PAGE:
Solitude is not for everyone, but Ivo Gleeman loves it. He finds it just great to go through life as a one-man band. With his characteristic twelve-string guitar and foot drums and sometimes a harmonica, he travels like an old troubadour or singer-songwriter from village to village and from town to town. Therefore his debut album is aptly titled Wander About, as roaming is the name of Ivo’s game.
Gleeman is a loner. His name derives from the troubadour from Eye Of The World, Part 1 of The Wheel Of Time, the fantasy novel series by Robert Jordan. He doesn’t intentionally seek solitude as an artist. Previously, he had a band, but being solo works better for him. ‘It was a creation out of necessity,’ the man himself says. He performs sitting, so he can simultaneously play the foot drums with his feet. ‘It has become part of me. It came about organically. Without it, I feel even naked. To each his own, and this is what I do.’ This striking setting determines his sound, which is strongly Celtic-tinged with here and there an Arabic accent. Very dynamic, very special. The track The Gate is more bluesy. He puts a small guitar on his lap, which he occasionally uses as an additional percussion gadget.
With producer Ocki Klootwijk he has generated a big sound, while only having used a limited amount of instruments. ‘Everything was recorded deliciously with a free hand,’ comments Gleeman. Okay, change that to a ‘free ankle’. Those foot drums, for which he himself designed a steel frame for his live performances, are also a nice gimmick. It looks great too: a singer who uses all his limbs. In order to get some variety, he called in the help of a ‘real drummer’ (Joeri Rook). Gleeman can reproduce those drum sounds on stage with the pads under his feet, which serve as his ‘drum sticks’. Seeing is believing: it’s true, one man can make a complete band sound.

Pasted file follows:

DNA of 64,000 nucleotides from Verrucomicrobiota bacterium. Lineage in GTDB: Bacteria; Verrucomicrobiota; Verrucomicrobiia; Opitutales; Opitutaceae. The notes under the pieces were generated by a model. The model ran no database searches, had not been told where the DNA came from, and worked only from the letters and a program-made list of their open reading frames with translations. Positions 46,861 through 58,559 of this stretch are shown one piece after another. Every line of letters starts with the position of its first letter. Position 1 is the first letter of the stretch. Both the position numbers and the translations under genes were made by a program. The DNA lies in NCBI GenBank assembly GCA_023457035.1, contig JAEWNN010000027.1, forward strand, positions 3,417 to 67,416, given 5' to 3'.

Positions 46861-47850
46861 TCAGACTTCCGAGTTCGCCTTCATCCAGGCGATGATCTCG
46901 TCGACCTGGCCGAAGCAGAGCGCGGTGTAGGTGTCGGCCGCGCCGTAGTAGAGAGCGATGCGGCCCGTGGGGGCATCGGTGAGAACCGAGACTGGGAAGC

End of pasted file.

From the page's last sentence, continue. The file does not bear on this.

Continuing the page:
Wander About is the personal history of an artist who travels a lot. For eighteen months he travelled through Australia and New Zealand. Enhanced by a powerful bluesy slide guitar, the closing track Desert Sun is inspired by his three-day train ride in a straight line across the Australian desert. Played on a mandolin, the upbeat single One For The Road is one on one applicable to the pub life in the Irish pubs where he often plays. This ranges from Paddy Murphy's bar in his hometown Rotterdam to Dolan's Pub in Limerick or the famous Barra Folk Club in Clonakilty, where the bass of Noel Redding, bassist Jimi Hendrix, is still hanging as a trophy on the wall. ‘One more beer and then we’ll go, they say, to crawl home on their eyebrows at the end of the evening.’ Gleeman closes with a wit.
With his Irish tours along the many pubs and folk clubs, the country possesses, Gleeman leads an enviably pleasant life. On his album he takes us on an inspiring journey. It tastes of moreish - not necessarily more beer but especially more music. Immerse yourself in Gleeman’s musical journey that will bring him to the (rock) clubs too, where he has supported artists like Moke and Ellen ten Damme in the past.